Managers: Are You Confident in Your Team When You’re Away?
There’s an old saying that the true test of a person’s character is what he or she does when no one’s watching. The same can be said about a team of employees. Managers can learn much about a team in terms of work ethic and accountability when they are out of the office for an extended period of time.
I experienced this firsthand after recently being away to recover from a medical procedure. As any manager will tell you, the stress of being away is much greater than that of being in-office. There’s a certain loss of control that can become untenable if your team isn’t properly aligned.
I was pleased to see how my team stood up to the test in my absence. Being away was beneficial not only for my physical health but my personal well-being, enabling me to recharge and brainstorm new ways to improve upon my return. Yet I wouldn’t have been able to truly relax without knowing my team was unified. Everything carried along as normal during my time away. In fact, department heads and some team members that report to me reached out several times to say that my energy was missed, and I received a “Thinking of You” card in the mail.
Often in life, we need to be put in uncomfortable or undesirable positions to learn and grow. This was certainly one of them, being restricted due to a medical recovery with no option but to trust that my team would carry the torch. They did, and I believe it’s a result of a personal touch that myself and my fellow supervisors have worked to incorporate into the employee experience. I have now seen the true fruits of this labor; when you put in the work to create a personal touch with your team, it will come back tenfold when you’re away.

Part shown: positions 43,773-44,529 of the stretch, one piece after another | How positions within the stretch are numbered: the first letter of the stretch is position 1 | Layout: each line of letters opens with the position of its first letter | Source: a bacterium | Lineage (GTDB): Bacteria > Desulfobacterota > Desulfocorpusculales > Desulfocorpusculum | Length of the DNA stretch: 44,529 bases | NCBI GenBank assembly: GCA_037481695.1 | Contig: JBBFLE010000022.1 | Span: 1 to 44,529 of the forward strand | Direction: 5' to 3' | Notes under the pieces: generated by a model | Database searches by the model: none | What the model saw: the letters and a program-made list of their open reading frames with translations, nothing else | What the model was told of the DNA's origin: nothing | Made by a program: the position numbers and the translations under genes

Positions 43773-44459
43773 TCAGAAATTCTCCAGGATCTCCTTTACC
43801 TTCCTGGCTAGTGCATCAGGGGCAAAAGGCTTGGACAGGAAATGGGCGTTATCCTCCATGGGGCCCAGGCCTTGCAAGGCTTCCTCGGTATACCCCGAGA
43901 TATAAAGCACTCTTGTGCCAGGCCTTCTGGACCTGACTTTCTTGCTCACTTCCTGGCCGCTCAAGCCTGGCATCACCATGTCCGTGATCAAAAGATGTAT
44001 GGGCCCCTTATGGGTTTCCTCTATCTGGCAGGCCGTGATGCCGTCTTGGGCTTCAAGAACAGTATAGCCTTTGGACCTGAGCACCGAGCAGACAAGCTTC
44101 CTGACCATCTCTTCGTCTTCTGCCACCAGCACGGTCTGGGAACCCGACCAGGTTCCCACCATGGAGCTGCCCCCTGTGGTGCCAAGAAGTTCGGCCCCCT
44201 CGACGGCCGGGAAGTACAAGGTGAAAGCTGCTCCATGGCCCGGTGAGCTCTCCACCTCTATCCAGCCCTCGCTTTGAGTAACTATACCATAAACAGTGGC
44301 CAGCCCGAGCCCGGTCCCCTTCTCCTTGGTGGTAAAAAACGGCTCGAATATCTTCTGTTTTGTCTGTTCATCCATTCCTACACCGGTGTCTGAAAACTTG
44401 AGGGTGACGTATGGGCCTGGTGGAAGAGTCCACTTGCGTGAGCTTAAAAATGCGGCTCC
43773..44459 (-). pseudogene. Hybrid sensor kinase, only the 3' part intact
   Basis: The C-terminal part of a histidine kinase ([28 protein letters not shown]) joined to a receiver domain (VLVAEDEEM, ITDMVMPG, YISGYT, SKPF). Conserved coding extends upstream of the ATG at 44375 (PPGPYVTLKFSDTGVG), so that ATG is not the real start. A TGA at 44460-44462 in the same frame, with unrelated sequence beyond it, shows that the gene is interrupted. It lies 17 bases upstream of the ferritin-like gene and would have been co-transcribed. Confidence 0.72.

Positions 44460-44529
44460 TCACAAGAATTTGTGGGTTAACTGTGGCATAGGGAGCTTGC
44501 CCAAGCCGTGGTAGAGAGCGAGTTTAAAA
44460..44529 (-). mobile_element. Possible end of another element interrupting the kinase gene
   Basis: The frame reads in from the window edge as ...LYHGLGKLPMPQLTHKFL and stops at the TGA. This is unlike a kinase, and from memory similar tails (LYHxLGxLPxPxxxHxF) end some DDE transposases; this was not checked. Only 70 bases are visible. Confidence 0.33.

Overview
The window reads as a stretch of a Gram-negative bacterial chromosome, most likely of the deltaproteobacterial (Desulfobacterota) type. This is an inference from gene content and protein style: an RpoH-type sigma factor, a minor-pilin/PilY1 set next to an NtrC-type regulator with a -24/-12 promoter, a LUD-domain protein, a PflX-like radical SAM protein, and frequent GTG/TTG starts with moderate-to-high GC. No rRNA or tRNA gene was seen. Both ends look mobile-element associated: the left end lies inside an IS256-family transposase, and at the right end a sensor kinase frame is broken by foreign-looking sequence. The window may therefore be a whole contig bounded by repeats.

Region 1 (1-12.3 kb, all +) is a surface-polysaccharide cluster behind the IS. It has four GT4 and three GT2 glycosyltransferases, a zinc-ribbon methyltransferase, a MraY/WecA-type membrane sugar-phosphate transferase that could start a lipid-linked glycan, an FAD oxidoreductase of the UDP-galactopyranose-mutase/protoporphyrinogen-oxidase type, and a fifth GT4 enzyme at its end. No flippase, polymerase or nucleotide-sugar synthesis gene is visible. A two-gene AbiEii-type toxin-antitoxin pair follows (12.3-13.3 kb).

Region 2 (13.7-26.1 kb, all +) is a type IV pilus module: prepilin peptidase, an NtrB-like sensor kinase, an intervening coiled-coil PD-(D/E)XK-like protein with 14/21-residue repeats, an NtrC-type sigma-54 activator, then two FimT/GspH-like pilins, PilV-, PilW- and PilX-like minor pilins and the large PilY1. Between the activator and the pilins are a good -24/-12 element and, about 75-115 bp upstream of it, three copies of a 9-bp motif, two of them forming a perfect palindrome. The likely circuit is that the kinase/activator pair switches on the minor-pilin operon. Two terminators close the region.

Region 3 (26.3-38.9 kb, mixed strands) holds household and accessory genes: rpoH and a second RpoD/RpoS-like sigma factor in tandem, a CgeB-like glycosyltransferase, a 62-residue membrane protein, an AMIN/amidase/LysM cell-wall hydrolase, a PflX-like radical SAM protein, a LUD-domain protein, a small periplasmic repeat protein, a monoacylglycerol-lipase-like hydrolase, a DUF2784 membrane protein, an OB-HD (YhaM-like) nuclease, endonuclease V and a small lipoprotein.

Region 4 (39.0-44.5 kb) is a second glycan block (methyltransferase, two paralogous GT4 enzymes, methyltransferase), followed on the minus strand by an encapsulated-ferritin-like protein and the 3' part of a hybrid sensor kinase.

In many ways, this experience was a refresher course on team building:
Always let your people know the extent of what you can do for them and the value you bring. This will help them to adopt the culture you need to advance key business objectives—whether you’re in or out of the office.
Far more important than being an expert in certain systems is your ability to build relationships of trust. It’s great to have a team that meets measures of quality and productivity, but it’s another thing entirely to have a team that will fight for one another and have each other’s backs.
It’s a privilege to be a leader, not a right. I know it can be difficult for managers with so much constantly on our plate, but it’s important that we make a concerted effort to listen, comfort and support employees. We need to be that mentor or coach they can come to with concerns.
If you do your job right, you can rest assured you’ll positively influence your teams and make an impact as a true leader. This way, you can take a breath of relief the next time you have to step out for whatever reason.
How are you driving productivity, engagement and satisfaction among your teams at all times?